His case in point is Jimmy Carter who "failed to project the optimism that Americans demand of their president," and therefore "lost his re-election bid to sunny Ronald Reagan, who promised 'morning in America' and left an indelible lesson for candidates of both parties: that voters can be vindictive toward anyone who dares criticize the country and, implicitly, the people."
Shane does not consider an alternative analysis: that Carter's policies contributed to the enfeebling economic phenomenon known as stagflation, and that he presided over a string of foreign-policy failures, among them America's humiliation at the hands of Iran's jihadist revolutionaries. He ignores this too: Reagan went on to restore the nation's economic health and to pursue policies that led to the collapse of the Soviet empire. Shane has every right to believe that America would have fared better under Carter than Reagan, but there is no historical or evidentiary basis to suggest he's right and a majority of American voters were wrong.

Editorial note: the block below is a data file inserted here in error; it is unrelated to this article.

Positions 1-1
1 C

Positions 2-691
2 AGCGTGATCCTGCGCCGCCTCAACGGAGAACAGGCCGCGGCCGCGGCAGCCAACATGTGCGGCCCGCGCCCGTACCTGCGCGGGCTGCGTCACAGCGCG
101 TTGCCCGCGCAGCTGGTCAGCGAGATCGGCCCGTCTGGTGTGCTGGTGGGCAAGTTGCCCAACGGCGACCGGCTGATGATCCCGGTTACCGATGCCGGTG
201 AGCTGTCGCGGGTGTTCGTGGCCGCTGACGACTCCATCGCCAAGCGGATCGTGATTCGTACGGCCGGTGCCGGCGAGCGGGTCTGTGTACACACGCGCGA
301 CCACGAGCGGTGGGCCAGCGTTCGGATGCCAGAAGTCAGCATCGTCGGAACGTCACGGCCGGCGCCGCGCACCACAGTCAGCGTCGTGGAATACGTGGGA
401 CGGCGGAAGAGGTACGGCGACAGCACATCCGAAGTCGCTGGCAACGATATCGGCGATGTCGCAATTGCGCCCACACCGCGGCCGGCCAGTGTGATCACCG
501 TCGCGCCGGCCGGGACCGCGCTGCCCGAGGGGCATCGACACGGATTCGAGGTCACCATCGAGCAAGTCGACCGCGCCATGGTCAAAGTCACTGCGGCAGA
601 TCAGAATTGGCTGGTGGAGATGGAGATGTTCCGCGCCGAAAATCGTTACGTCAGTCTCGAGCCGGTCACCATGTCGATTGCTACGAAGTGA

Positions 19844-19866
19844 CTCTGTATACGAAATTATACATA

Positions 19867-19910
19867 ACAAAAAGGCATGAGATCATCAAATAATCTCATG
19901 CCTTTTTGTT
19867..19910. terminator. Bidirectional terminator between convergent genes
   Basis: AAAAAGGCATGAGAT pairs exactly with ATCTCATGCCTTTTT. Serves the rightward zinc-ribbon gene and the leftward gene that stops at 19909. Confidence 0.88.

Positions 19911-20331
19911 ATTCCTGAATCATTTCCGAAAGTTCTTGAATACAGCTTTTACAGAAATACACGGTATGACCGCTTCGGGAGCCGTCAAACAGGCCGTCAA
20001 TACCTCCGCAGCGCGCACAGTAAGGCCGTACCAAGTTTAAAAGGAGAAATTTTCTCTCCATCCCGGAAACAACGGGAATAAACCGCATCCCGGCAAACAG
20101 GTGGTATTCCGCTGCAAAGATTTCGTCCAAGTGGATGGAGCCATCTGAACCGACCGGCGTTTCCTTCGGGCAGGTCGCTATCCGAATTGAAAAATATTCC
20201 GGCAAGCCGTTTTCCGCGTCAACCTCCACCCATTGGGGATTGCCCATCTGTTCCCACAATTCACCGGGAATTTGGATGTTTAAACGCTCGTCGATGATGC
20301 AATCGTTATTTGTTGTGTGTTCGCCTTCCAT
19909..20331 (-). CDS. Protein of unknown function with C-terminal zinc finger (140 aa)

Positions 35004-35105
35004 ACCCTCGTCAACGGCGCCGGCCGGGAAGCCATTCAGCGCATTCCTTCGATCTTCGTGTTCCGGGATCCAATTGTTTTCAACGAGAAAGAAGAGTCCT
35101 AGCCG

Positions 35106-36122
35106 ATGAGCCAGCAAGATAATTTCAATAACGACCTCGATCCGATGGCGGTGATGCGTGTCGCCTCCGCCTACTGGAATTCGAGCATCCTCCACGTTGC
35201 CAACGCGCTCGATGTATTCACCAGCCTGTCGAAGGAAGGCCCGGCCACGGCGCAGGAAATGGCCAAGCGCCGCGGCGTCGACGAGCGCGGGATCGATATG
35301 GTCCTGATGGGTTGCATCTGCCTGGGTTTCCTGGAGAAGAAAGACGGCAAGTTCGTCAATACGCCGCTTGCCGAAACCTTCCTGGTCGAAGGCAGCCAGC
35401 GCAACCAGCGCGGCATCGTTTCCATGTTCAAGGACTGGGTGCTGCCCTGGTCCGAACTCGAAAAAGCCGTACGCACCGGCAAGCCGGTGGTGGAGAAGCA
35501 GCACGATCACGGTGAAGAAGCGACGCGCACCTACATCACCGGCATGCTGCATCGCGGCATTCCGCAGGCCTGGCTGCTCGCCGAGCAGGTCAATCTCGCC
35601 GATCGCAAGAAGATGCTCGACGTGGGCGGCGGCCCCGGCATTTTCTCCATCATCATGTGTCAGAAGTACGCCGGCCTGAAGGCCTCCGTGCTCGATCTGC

Shane writes that exceptionalism "has recently been championed by conservatives, who accuse President Obama of paying the notion insufficient respect." The issue is not respect but comprehension. Curiously, Shane omits Obama's most famous statement on exceptionalism. At a NATO summit in France in 2009, the president said:
I believe in American exceptionalism, just as I suspect that the Brits believe in British exceptionalism and the Greeks believe in Greek exceptionalism.
This is really a way of saying that no nation is exceptional, that all are, as Garrison Keillor might put it, "above average." But it was America that began the modern democratic experiment. And if America does not fight for the survival of that experiment, what other nation will?
A half century ago, Reagan — not Carter — said: "Freedom is never more than one generation away from extinction." Today, freedom is under sustained assault by totalitarians, terrorists, and tyrants. It is America's exceptional burden to defend those who live in liberty, and support those who aspire to be free. This should be obvious. But, as Shane wrote in another context, too many of us "would rather avert our eyes."